Review of KASI

Kasi: A Journey Around & Within Kasi – Dance of Infinity was well-researched, layered and inter-woven in its premise and unfolding, writes Swarnavarsha Gurumoorthy Kasi – Dance of Infinity by Kalpavriksha Fine Arts, presented under Esplanade’s Raaga series is a choreographic work of Meera Balasubramanian under the mentorship initiative as part of Apsaras Arts’s Indian Performing Arts Convention (IPAC) Residency program.  Under the guidance of renowned dancer Rama Vaidyanathan, Meera Balasubramanian and her team took the audience through the length and breadth of Kasi, referred to as the spiritual capital of India, letting us journey its vibrant and varied landscape.  Divided into four acts, each with a flavour of its own, the production was a celebration of the art of detailing – well-researched and interwoven by Meera, who personified the notion of Kasi.  The first act, I am Kasi, opened with the depiction of restlessness within one’s mind, effectively portrayed by the ensemble dancers who broke into a vibrant jathi placing themselves in the formation 8 attempting the establish the idea of infinity. The fluidity in the formations ensured that the varying heights of the supporting dancers were barely significant in the Kasi Panchakam that followed.  The second act titled I am Avimukta choreographed with graceful movements glorified goddess Annapurna and her generosity. Act Three began with the process of weaving – thoughtfully conveyed using body movements and adavus with appropriate lighting techniques.  To bring in an element of love and union, a Thumri was presented by Meera who wore a purple lehenga like a Kathak dancer, accompanied by the dancers enacting a story of two lovers in the background. This act, I am Benaras ended with Meera presenting a Benaras silk garment that brings a couple (means what?) draws parallels to the rivers, Varun and Asi that unite as Varanasi.  The final act, I am Mahasmashaana added vigor after the mellifluous Thumri. The entry was marked by three dancers who moved the audience with their soulful devotion and spiritual ecstasy in a complete trance chanting Kaashikaa-Pura-Adhinaatha-Kaalabhairavam Bhaje.  Kalabairava considered the Lord of Kashi, also represents time and breaks the cycle of life and death to attain salvation. A Thillana in ragam Nalinakanthi (composed by Sudha Raghuraman) after that vibrant Kalabairava, offered a different perspective of Kasi with a suggestive depiction of the famous Ganga Aarthi.  In an attempt to establish the continuous cycle of time, there were no significant pauses between the acts for the audience to absorb certain aspects of the presentation. The simple aaharya (costume) designed by Meera Balasubramanian and minimalist jewellery not only complemented the mood but also helped the cast execute complex movements with ease. Added to this, the well-seasoned ensemble dancers – Akshaya, Maanasa, Roshini, Preethi, Shobana, Shreya and Soo Mei Fei – maintained high energy levels through the five shows across three days.  The musical pieces for the production were carefully chosen from the works of Adi Shankara, Swathi Tirunal, Muthusamy Deekshitar and other eminent composers beautifully arranged and sung soulfully by Delhi-based Sudha Raghuram. One felt that the Thumri could have been handled by a Hindustani singer to add that flavour of a Kathak composition.  With Kasi, Meera has established herself as an able choreographer who has the ability to translate her vision, on stage.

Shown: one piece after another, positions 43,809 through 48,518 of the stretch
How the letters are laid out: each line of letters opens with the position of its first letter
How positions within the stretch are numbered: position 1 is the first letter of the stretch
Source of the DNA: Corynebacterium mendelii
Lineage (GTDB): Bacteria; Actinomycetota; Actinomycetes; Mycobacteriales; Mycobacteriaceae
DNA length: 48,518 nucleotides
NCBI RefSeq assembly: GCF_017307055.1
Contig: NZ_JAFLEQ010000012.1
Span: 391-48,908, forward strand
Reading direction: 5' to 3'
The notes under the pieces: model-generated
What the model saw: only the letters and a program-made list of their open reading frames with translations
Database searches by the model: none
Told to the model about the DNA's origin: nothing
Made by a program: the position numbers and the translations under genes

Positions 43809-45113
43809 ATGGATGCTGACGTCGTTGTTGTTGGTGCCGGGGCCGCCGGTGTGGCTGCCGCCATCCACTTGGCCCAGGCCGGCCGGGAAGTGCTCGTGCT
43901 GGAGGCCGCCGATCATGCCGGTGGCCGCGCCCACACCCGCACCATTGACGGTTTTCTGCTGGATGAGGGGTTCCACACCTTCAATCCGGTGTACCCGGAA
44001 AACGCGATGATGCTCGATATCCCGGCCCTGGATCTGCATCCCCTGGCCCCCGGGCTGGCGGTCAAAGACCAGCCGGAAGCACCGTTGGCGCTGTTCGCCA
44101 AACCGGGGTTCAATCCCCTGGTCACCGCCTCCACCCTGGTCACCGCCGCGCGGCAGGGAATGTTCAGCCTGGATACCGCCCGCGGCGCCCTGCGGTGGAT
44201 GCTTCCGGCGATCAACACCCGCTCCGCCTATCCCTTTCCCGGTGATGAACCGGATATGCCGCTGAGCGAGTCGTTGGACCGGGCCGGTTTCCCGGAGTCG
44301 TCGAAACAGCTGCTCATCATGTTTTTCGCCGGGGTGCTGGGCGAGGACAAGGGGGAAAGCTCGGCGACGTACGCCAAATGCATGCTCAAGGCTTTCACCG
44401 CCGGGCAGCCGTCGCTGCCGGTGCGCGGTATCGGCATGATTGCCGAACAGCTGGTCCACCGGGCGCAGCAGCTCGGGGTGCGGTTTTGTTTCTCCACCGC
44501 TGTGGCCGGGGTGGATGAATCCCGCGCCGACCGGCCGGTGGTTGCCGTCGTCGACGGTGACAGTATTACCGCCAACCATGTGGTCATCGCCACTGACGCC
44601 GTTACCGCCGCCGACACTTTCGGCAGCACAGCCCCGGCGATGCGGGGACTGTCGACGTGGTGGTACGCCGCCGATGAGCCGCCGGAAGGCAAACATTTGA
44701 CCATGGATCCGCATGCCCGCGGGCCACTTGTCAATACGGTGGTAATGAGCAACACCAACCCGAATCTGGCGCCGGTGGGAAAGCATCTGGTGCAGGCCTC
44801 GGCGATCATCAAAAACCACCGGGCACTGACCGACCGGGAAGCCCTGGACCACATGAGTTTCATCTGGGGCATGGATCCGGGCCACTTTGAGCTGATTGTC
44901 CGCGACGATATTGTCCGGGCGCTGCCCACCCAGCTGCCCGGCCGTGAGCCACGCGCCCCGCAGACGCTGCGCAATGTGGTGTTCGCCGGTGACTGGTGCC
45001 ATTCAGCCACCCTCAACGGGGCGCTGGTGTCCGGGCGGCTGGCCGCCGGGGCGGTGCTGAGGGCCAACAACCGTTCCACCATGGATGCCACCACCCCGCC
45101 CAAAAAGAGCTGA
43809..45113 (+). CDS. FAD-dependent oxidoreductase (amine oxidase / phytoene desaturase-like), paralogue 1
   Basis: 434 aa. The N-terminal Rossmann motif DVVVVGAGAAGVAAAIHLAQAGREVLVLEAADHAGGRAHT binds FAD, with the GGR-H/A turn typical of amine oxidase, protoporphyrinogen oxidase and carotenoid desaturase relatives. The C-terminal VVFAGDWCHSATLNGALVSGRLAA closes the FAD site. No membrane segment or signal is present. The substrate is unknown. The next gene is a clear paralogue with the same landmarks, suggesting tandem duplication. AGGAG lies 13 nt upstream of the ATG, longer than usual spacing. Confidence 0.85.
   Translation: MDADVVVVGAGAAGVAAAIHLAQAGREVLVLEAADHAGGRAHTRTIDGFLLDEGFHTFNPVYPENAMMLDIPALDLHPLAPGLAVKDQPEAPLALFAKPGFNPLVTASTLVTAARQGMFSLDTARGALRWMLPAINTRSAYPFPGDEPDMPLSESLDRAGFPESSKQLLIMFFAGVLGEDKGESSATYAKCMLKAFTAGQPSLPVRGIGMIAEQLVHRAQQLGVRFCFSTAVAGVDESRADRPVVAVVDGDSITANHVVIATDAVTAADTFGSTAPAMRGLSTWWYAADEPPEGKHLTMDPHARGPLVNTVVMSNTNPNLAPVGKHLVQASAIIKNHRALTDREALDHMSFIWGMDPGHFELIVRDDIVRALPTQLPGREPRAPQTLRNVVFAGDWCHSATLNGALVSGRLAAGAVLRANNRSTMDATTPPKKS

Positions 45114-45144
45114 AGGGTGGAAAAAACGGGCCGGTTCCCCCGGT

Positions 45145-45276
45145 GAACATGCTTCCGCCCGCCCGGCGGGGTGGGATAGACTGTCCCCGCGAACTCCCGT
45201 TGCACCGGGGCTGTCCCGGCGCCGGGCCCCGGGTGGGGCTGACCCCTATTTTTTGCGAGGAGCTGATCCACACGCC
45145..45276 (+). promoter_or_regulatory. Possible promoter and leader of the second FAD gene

Review of Butterfly Lovers